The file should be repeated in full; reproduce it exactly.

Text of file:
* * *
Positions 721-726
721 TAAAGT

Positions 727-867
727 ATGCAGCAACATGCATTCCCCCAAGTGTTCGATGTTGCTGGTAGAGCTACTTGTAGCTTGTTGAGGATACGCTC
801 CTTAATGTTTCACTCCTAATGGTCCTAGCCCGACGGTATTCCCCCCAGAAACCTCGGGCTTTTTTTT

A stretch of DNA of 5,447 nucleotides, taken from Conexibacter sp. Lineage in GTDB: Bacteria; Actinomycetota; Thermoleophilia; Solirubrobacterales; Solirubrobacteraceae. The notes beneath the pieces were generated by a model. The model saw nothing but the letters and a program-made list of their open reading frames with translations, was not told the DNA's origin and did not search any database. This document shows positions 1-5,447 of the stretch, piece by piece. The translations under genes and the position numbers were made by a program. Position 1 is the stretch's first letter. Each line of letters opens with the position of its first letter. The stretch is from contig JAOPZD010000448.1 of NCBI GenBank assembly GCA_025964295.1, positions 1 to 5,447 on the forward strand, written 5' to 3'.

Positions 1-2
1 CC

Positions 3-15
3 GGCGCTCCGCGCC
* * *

Positions 721-726
721 TAAAGT

Positions 727-867
727 ATGCAGCAACATGCATTCCCCCAAGTGTTCGATGTTGCTGGTAGAGCTACTTGTAGCTTGTTGAGGATACGCTC
801 CTTAATGTTTCACTCCTAATGGTCCTAGCCCGACGGTATTCCCCCCAGAAACCTCGGGCTTTTTTTT

A stretch of DNA of 5,447 nucleotides, taken from Conexibacter sp. Lineage in GTDB: Bacteria; Actinomycetota; Thermoleophilia; Solirubrobacterales; Solirubrobacteraceae. The notes beneath the pieces were generated by a model. The model saw nothing but the letters and a program-made list of their open reading frames with translations, was not told the DNA's origin and did not search any database. This document shows positions 1-5,447 of the stretch, piece by piece. The translations under genes and the position numbers were made by a program. Position 1 is the stretch's first letter. Each line of letters opens with the position of its first letter. The stretch is from contig JAOPZD010000448.1 of NCBI GenBank assembly GCA_025964295.1, positions 1 to 5,447 on the forward strand, written 5' to 3'.

Positions 1-2
1 CC

Positions 3-15
3 GGCGCTCCGCGCC